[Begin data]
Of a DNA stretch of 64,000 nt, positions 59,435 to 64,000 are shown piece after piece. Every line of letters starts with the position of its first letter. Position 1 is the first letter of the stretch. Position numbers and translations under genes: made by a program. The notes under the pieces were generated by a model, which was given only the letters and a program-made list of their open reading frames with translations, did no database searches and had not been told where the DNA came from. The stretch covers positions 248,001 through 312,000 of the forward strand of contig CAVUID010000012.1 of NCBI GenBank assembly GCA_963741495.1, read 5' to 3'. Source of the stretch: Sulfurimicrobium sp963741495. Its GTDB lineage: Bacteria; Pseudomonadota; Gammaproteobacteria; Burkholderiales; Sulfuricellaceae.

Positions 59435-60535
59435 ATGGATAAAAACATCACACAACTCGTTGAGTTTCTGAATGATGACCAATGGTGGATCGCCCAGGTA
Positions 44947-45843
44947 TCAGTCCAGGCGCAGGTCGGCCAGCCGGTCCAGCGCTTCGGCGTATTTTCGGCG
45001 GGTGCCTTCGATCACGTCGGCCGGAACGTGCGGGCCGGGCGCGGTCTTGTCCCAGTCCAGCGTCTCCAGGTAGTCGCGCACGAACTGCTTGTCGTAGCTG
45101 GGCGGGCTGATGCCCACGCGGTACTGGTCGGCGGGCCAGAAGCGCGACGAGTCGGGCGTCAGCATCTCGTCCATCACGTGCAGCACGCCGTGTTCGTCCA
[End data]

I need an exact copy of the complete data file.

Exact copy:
Of a DNA stretch of 64,000 nt, positions 59,435 to 64,000 are shown piece after piece. Every line of letters starts with the position of its first letter. Position 1 is the first letter of the stretch. Position numbers and translations under genes: made by a program. The notes under the pieces were generated by a model, which was given only the letters and a program-made list of their open reading frames with translations, did no database searches and had not been told where the DNA came from. The stretch covers positions 248,001 through 312,000 of the forward strand of contig CAVUID010000012.1 of NCBI GenBank assembly GCA_963741495.1, read 5' to 3'. Source of the stretch: Sulfurimicrobium sp963741495. Its GTDB lineage: Bacteria; Pseudomonadota; Gammaproteobacteria; Burkholderiales; Sulfuricellaceae.

Positions 59435-60535
59435 ATGGATAAAAACATCACACAACTCGTTGAGTTTCTGAATGATGACCAATGGTGGATCGCCCAGGTA
Positions 44947-45843
44947 TCAGTCCAGGCGCAGGTCGGCCAGCCGGTCCAGCGCTTCGGCGTATTTTCGGCG
45001 GGTGCCTTCGATCACGTCGGCCGGAACGTGCGGGCCGGGCGCGGTCTTGTCCCAGTCCAGCGTCTCCAGGTAGTCGCGCACGAACTGCTTGTCGTAGCTG
45101 GGCGGGCTGATGCCCACGCGGTACTGGTCGGCGGGCCAGAAGCGCGACGAGTCGGGCGTCAGCATCTCGTCCATCACGTGCAGCACGCCGTGTTCGTCCA